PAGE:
Are you looking for a productive off screen hobby with benefits for you brain? Try puzzling! Today, we’re going to look at 6 surprising benefits of puzzling . . . and checking out some cute puzzles too.
Hey, homebodies – how are your four walls treating you? They look remarkably familiar? Feel like they’re starting to close in on you? Ah yes, well, welcome to the roaring 20s!
In the spirit of being stuck inside, my human and I have been desperately clawing for new hobbies. (Ones that preferably involve zero screen-time too. 2020 gave us Animal Crossing and an excuse to binge Netflix for days straight; our eyes and brains are taking a battering.) Our latest and potentially most surprising hobby of choice? Puzzling.
There’s a good case to be made for starting up a puzzle collection – so print me a diploma off Google Images and call me a lawyer, because your girl’s about to make it!
1. The Biggest Benefit Of Puzzling? It’s Good For Your Brain.
Studies have shown that doing jigsaw puzzles can improve cognition and visual-spatial reasoning. The act of putting the pieces of a puzzle together requires concentration and improves short-term memory and problem solving. – Source Blogs.edm.edu
We all know how important brain health is. After all, we’re lucky enough to have progressive healthcare that allows us to live longer, healthier lives! However, we want to live those long lives to the fullest – and having a healthy brain is a large part of that.
2. Puzzles are cute AF, so it’s an activity and free artwork
Is this the reason behind this post? Solid yes. I found this absolutely gorgeous puzzling brand, Okay Lady, and I’m hooked. They feature independent female artists on their designs and pay them commissions on every sale. We love.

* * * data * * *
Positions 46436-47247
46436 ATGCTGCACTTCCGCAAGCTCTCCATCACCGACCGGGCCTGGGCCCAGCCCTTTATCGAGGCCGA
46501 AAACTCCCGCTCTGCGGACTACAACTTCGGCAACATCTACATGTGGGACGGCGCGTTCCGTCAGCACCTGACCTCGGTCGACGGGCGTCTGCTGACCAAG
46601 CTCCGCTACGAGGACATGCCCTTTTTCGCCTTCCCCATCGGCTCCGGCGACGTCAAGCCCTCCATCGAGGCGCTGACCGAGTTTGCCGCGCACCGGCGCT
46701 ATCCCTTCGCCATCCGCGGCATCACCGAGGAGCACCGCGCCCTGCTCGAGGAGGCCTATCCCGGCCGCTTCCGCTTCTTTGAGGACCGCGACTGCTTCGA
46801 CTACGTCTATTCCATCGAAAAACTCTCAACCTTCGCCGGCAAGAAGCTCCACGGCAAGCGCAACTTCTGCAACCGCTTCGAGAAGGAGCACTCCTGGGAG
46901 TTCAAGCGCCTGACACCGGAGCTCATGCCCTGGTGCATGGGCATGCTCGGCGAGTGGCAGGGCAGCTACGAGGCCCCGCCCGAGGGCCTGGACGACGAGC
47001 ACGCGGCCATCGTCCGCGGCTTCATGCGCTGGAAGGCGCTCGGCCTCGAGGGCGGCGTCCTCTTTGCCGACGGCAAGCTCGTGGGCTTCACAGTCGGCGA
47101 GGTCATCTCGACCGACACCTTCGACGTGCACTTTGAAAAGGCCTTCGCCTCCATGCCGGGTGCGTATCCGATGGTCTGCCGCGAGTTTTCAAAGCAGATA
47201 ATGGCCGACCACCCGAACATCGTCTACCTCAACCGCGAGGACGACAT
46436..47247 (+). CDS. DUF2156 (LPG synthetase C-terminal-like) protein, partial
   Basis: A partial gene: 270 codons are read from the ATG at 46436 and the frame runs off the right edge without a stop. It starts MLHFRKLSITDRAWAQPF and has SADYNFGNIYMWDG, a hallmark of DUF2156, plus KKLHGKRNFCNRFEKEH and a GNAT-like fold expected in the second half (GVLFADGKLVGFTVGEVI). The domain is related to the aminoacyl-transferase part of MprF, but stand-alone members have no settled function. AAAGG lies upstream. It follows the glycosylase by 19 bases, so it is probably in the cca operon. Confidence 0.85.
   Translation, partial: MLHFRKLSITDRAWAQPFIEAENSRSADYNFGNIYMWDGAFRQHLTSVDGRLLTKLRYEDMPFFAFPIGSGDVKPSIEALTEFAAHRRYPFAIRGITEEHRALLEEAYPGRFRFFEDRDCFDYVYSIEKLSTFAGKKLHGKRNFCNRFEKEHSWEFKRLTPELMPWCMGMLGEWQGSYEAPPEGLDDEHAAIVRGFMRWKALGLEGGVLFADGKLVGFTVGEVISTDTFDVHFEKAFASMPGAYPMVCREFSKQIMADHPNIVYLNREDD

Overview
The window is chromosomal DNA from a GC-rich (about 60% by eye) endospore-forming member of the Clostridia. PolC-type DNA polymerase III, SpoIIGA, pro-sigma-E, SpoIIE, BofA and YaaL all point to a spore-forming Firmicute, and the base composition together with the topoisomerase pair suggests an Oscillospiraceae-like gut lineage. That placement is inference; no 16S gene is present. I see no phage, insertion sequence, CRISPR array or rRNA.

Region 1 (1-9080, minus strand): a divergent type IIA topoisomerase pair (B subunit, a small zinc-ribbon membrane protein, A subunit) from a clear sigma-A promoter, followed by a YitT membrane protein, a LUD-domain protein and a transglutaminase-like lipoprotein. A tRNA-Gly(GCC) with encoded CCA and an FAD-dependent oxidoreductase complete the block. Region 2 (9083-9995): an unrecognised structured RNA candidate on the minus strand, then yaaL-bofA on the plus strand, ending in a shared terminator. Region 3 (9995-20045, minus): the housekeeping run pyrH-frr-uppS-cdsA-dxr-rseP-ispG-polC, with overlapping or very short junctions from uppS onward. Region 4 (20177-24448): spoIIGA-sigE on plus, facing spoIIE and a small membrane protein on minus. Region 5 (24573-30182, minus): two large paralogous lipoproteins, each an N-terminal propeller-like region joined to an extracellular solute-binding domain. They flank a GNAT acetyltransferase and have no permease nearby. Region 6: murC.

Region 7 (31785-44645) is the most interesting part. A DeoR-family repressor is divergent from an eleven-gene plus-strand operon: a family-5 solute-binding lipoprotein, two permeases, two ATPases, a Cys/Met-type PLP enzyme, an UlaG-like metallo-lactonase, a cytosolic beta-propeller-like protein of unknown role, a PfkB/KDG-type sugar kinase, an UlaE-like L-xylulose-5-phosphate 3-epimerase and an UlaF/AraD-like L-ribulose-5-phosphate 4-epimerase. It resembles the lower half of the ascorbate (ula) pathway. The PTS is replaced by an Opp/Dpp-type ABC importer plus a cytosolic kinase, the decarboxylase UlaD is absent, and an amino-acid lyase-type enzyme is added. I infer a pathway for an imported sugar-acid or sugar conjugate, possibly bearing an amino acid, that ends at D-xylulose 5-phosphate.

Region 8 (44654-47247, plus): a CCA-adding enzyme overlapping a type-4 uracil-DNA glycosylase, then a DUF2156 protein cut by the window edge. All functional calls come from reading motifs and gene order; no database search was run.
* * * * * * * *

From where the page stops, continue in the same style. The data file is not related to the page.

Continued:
Not only are they all about business practices I love, the artwork is real cute. Their puzzles are the perfect size for beginners at 400 pieces – large enough to complete over multiple sittings, but not overwhelming. Plus, you can frame and keep them afterwards!
3. Puzzling is a no screen time hobby in a world where it’s pretty hard to find them.
We are using technology constantly, especially during lockdown. Working from home, keeping in contact with people and just generally trying to stay entertained! (No shame – 2020 was boring.) There are large downsides to all the screentime though.
Potential harmful effects of extensive screen time and technology use include heightened attention-deficit symptoms, impaired emotional and social intelligence, technology addiction, social isolation, impaired brain development, and disrupted sleep. – Source Ncbi.nlm.nih.gov
A large benefit of jigsaw puzzling is simply that it’s something you can do offscreen! Give your eyes a break before they go square, sis.
Eileen from YesMissy shared a fantastic post with suggestions for off-screen activities you can try during lockdown and I highly recommend reading it.
4. It’s low-skill and relaxing
While searching for new hobbies is something a lot of us have done during lockdown, sometimes you just want something easy. Lightweight. That doesn’t require obsessively watching 20 Youtube videos in a row before it “clicks”. (And yes, macramé, I am talking about you.)
Puzzling is relaxing and easy; it’s completely beginner friendly!
5. It’s fun on your own and with a friend
My partner and I complete puzzles both together and individually and either way is really fun! Popping on a vinyl and pouring a glass of wine is a relaxing way for both of us to unwind after work.
Likewise, if I just need to switch off for a few hours, whipping out a jigsaw puzzle is both fun and relaxing.
6. Puzzling can help you live longer and ward off Alzheimer’s
A new study found people who who kept their brains active most of their lives by reading, writing, completing crossword puzzles, or playing challenging games were a lot less likely to develop brain plaques that are tied to Alzheimer’s disease. Source – cbsnews.com
We lightly touched on the fact that puzzling is beneficial for your brain health . . . but how does that add up over a lifetime? Apparently pretty well! If you’re a fellow blogger, bonus points for hitting your reading and writing criteria already – why not add another tick to your list?
And now to turn it to over to you guys! Do you enjoy puzzling? Is it something you’d try? Were you aware of these benefits? (Oh – and which of the cute puzzles I featured here was your favourite? I’m partial to the plant shelfie myself!) Let me know your thoughts down below,
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